Utility and social control
In the 1890s, during the preparation of the Criminal Code of 1902, new impulses with origins in European criminal-law philosophy had an effect on Norwegian thinking within the field of criminal law. The Criminal Code Commission of 1885, with Professor, later Prosecutor General Bernhard Getz (1850 – 1901) as its chairman and driving force, wished to place greater emphasis on an individual assessment of the delinquent when choosing an appropriate form of reaction. The differentiated criminal prosecution system should serve several purposes:
Assist the treatable person
Deter those who do not need any treatment
Neutralise the incorrigible
On the basis of such considerations of utility, exoneration on the grounds of insanity would give rise to particular problems. Lacunae would occur in the system if the «lunatics» or the «semi-lunatic and wicked» went scot-free. The character of delinquents ought thus to be studied, and the concept of «mental capacity», taken from Russian criminal law, was introduced. The psychiatrists thus had to be instructed to assess whether the delinquent had «insufficiently developed» and/or «permanently impaired» mental capacity. This would entail longer sentences and infer an increased protection of society.
Police Surgeon Paul Winge (1857 – 1920) was adamantly opposed to being presented with such questions, since he was convinced that they belonged to the realm of metaphysics, and not of the natural sciences. «If one wants to have psychiatrists as experts, then they must be presented with psychiatric issues. If one does not seek a solution to such questions, but on the contrary, to metaphysical ones, then one should consider summoning philosophers, or, as they rather should be called, metaphysicians. (...) Of the abovementioned legal-metaphysical problems concerning the properties of mental capacity, a psychiatrist has no better understanding than other people.»
The rules for criminal prosecution followed today stem from the 1990s and originate in the public study Rules for insanity in criminal proceedings and special reactions (2). With our present rules, we are back to the statute of 1902. Today too, proposals have been put forward to allow the «semi-lunatic and wicked» – often referred to as the «bothersome» – to be placed under compulsory mental health care. This leads us back to the practice of preventive detention of the late 1920s. I have therefore commented on these regulatory amendments on a previous occasion, under the heading «Nothing new under the sun» (3).
Even though the debate in the early 1990s was similar to the corresponding debate in the years 1885 – 1902 in terms of the content and arguments used, it was not as analytical. Neither was it conducted with the same depth of knowledge, nor with the same view to issues of principle, such as the justification of punishment, the basis for assessing sanity and the quality of assessments as the debate that took place a hundred years ago.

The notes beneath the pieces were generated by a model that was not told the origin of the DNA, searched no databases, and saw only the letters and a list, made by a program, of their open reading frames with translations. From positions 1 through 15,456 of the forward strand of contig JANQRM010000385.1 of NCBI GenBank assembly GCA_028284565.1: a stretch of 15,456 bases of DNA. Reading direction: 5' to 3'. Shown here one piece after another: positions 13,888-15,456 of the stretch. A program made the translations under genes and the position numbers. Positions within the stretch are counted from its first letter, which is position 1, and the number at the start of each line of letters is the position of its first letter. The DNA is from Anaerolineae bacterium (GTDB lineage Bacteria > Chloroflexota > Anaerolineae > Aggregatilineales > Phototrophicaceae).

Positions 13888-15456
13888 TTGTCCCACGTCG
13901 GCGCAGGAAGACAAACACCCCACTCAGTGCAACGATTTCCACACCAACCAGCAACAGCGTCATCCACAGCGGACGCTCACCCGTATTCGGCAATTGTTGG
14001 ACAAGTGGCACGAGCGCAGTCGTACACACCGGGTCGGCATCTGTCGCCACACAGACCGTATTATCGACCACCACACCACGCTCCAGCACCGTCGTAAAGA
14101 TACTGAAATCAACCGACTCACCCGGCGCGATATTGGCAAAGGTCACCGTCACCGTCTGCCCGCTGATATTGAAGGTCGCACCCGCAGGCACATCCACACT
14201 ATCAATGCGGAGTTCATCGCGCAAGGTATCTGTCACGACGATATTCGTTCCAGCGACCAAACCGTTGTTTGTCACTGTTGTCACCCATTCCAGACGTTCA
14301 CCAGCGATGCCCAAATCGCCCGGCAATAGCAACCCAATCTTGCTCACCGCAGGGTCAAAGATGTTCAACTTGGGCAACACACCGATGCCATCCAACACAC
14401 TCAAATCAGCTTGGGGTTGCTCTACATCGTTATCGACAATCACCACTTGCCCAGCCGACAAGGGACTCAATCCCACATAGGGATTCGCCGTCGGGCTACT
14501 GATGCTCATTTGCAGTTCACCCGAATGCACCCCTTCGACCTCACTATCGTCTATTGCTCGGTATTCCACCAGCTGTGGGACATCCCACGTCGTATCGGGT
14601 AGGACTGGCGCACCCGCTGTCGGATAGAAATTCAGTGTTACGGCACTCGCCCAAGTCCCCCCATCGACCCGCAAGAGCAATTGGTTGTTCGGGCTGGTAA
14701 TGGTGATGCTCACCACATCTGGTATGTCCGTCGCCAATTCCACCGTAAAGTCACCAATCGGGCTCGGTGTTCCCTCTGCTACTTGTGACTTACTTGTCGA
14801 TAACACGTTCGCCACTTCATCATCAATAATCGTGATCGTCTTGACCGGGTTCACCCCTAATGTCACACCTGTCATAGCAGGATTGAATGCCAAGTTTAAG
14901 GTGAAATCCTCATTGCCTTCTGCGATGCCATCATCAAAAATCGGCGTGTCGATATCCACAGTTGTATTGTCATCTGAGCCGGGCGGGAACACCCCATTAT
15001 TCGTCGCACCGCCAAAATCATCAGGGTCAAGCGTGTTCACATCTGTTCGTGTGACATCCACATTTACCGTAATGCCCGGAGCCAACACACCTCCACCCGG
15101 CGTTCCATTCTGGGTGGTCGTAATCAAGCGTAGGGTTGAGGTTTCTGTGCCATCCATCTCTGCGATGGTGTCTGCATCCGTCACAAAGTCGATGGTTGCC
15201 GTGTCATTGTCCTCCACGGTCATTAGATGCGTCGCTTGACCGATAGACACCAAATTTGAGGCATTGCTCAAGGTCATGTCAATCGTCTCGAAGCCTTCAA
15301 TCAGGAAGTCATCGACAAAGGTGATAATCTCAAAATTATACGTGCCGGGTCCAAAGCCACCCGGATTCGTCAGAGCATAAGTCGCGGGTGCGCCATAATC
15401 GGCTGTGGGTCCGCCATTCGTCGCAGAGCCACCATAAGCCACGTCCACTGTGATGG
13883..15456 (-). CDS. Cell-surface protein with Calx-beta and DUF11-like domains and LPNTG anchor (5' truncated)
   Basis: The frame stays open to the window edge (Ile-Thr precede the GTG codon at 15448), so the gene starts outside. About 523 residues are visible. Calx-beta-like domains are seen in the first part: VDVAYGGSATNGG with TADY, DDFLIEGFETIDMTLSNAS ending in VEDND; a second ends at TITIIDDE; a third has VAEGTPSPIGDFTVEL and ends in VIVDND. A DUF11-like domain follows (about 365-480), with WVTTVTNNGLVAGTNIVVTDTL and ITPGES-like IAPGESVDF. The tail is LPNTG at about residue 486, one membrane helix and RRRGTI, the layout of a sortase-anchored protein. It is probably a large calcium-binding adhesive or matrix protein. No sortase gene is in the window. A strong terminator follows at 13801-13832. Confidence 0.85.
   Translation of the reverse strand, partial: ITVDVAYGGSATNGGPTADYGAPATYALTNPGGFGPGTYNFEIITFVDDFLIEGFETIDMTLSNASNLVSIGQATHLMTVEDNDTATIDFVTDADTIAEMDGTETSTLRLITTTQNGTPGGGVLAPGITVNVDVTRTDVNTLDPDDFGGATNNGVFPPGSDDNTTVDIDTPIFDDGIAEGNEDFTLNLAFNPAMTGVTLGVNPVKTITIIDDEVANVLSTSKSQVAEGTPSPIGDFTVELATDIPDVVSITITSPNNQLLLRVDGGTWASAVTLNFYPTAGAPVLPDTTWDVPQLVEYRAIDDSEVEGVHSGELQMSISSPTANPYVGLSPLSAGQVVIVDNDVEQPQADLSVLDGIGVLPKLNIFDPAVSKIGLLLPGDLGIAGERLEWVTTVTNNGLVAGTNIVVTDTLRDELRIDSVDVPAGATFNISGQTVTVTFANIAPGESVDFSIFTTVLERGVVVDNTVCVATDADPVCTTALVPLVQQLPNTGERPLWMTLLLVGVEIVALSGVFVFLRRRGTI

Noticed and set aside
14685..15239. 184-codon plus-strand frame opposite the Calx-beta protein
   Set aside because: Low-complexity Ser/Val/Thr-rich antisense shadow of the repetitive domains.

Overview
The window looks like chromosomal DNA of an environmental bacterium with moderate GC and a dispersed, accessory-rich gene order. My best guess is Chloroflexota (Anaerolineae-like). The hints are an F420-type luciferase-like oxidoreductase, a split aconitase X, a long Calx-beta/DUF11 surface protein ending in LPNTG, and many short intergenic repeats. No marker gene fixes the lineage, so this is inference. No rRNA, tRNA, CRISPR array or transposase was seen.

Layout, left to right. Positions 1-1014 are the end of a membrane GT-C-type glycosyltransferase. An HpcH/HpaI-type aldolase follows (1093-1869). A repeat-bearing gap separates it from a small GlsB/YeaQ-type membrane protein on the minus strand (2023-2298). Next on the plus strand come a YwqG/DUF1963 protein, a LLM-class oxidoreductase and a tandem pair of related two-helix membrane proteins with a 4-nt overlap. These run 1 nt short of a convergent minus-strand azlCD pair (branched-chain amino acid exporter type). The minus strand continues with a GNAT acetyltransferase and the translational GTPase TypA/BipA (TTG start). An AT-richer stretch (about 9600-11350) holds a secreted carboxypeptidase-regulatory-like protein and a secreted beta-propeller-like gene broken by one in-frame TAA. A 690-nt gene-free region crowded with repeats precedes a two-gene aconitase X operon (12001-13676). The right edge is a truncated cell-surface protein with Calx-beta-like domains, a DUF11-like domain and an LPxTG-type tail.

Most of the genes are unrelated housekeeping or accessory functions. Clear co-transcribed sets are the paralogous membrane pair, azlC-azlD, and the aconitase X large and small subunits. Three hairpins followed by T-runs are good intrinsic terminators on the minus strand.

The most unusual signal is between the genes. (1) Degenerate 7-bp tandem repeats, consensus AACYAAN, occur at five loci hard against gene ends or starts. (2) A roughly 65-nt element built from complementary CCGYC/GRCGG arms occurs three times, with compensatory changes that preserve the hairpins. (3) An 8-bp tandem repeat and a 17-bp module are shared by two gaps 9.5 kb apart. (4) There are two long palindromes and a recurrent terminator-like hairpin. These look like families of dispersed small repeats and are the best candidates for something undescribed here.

Neither moral philosophy nor jurisprudence – and one could add forensic psychiatry – are prepared to provide generally valid and permanently sound answers. This has not improved over the last hundred years. During the intervening century we have witnessed the emergence of modern evidence-based medicine, including neurology and biologically based psychiatry, psychoanalysis, behavioural sciences and other medical and psychological theories that explain human behaviour. Furthermore, throughout this century the social sciences, such as sociology, criminology and sociology of law, have studied correlations between delinquency, penal reactions and social conditions.
Apparently, we have much more knowledge of the body, the mind and the relationship between individuals and society today, compared to what we had only hundred years ago. This knowledge does not, however, seem very useful for providing valid and lasting answers to the wide and complex issues of moral philosophy that are raised by the Breivik case.
Breivik can be held to be criminally insane and sentenced to compulsory mental health care as a special reaction. In principle, this is a reaction without a pre-specified time limit, and the sentence may be constantly renewed. If he is held to be sane, it is reasonable to believe that he will be sentenced to preventive custody, which is another special reaction without a particular time limit. He is thus likely to remain in Ila Prison, either as a prisoner or as a patient. This is comparable to the M’Naghten case, where being «exonerated» made no difference. There is reason to believe, however, that in the aftermath of the Breivik verdict – irrespective of the outcome – new demands will be put forward regarding the assessment of the relationship between punishment and treatment of (in)sane criminals. Such a review is, in my opinion, most welcome.